Kristen Borré. Encyclopedia of Food and Culture. Editor: Solomon H Katz. Volume 1. New York: Charles Scribner’s Sons, 2003.
The Arctic lies north of 70° latitude, marked by the tree line of the Subarctic. Few cultural groups occupy the Arctic: the Inuit live across the circumpolar region from northern Siberia throughout Greenland; the Aleuts and Yu’pik live on the coast and islands of southwestern Alaska; and six major Saami groups live in the northern reaches of Scandinavia and western Russia. Arctic diets are unique because animal products are staples and plants are seasonal supplements. Inuit diets traditionally are composed of marine mammals, fish, caribou, small game, birds, and plants, while Saami depend on herded reindeer for milk and meat, fishing, gathering plants, and hunting small game and birds. The diets of Aleuts and Yu’pik are similar to that of the Inuit.
Inuit Food Lists and Categories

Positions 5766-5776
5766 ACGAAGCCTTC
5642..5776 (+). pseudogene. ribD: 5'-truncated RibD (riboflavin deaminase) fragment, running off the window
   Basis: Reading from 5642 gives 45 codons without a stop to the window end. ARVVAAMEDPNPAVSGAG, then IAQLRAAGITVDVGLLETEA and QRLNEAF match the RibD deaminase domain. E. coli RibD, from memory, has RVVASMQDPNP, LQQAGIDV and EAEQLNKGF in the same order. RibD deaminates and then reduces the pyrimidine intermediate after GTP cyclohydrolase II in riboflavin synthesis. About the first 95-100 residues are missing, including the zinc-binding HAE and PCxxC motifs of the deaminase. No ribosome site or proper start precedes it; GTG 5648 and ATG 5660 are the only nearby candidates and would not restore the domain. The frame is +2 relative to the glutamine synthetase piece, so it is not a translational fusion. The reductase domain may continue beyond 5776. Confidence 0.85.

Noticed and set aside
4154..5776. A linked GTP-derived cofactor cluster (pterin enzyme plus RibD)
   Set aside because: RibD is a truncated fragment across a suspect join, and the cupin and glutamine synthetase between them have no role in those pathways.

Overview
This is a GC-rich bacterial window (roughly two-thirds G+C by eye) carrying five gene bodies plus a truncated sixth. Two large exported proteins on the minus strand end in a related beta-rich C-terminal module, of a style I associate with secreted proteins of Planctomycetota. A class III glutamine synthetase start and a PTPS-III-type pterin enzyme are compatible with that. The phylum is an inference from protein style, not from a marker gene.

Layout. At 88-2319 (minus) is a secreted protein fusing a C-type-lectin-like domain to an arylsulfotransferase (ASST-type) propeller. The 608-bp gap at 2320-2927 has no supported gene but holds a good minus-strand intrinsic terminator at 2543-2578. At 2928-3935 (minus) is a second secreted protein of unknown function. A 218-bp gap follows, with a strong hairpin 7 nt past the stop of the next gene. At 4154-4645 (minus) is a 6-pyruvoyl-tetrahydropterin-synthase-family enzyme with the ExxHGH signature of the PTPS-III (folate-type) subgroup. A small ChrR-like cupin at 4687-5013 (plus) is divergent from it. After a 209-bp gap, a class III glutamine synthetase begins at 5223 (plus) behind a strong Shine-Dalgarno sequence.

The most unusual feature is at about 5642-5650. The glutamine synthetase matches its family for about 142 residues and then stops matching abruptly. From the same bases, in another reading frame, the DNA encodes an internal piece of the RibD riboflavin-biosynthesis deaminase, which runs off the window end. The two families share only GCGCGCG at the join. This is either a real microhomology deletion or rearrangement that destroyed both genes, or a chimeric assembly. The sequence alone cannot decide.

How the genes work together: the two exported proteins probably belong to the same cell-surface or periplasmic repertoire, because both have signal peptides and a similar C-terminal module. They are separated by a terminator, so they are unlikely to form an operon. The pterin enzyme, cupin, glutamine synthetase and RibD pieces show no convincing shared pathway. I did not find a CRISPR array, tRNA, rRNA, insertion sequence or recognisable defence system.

Inuit are famous for eating marine mammals, mostly seal (natsiq). Bearded seal (oodguk), walrus, polar bear (nanuk), narwhal (tuugalik), beluga (qilalugaq), and the large plankton-eating whales are preferred foods. Seabird, goose, and duck eggs (maniq), ptarmigan, ducks, and geese are also eaten. Arctic char (iqaluk), an anadromous fish, is preferred above sculpin (kanuyak) and cod (oogak). Shellfish are consumed, but are not a major food resource. Land mammals, caribou (tuktu, or reindeer), and Arctic hare are eaten to achieve a culturally desirable balance in the diet. Commonly eaten plants include kelp, sorrel, willow, blueberry, crowberry, soapberry, winter-green, lichens, Eskimo carrots, and Eskimo peanuts. The vegetable matter from herbivore’s stomachs is also consumed.